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How Accurate Is the Standard Second?
Philosophy of Science
Vol. 78, No. 5 (December 2011), pp. 1082-1096
Stable URL: http://www.jstor.org/stable/10.1086/662268
Page Count: 15
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Contrary to the claim that measurement standards are absolutely accurate by definition, I argue that unit definitions do not completely fix the referents of unit terms. Instead, idealized models play a crucial semantic role in coordinating the theoretical definition of a unit with its multiple concrete realizations. The accuracy of realizations is evaluated by comparing them to each other in light of their respective models. The epistemic credentials of this method are examined and illustrated through an analysis of the contemporary standardization of time. I distinguish among five senses of “measurement accuracy” and clarify how idealizations enable the assessment of accuracy in each sense.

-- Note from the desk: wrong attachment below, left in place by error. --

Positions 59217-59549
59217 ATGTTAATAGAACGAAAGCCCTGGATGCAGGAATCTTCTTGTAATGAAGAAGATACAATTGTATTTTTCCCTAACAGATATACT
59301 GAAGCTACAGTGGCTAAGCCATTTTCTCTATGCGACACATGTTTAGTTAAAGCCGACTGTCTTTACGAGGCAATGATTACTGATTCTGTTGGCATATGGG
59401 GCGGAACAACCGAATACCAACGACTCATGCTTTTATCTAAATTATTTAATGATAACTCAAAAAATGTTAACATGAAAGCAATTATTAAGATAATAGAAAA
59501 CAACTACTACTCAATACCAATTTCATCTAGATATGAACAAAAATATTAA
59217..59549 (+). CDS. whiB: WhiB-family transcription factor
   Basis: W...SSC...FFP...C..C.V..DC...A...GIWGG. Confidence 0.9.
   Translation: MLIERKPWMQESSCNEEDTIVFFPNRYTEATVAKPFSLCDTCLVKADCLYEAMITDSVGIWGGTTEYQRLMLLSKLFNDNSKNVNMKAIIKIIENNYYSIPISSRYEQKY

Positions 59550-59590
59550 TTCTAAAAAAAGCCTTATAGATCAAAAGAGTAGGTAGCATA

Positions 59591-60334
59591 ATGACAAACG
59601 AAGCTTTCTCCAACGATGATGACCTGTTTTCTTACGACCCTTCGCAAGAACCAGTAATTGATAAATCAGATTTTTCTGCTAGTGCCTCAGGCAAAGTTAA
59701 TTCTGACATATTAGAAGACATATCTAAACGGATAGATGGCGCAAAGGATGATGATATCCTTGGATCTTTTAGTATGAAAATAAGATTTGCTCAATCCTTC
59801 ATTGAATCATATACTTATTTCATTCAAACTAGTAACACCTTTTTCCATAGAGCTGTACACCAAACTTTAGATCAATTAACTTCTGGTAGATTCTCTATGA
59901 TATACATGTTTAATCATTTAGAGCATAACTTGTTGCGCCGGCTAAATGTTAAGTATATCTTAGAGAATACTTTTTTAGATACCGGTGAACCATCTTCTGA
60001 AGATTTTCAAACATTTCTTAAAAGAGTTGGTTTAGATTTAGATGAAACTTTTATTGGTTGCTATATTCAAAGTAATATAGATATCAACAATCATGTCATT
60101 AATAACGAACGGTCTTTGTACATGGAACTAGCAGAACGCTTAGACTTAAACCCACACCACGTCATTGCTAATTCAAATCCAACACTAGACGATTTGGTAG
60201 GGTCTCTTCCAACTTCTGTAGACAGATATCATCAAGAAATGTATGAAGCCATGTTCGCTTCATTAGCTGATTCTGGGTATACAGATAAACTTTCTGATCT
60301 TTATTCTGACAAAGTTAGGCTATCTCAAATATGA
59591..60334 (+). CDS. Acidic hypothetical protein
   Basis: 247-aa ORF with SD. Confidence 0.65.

Copyright 2011 by the Philosophy of Science Association. All rights reserved.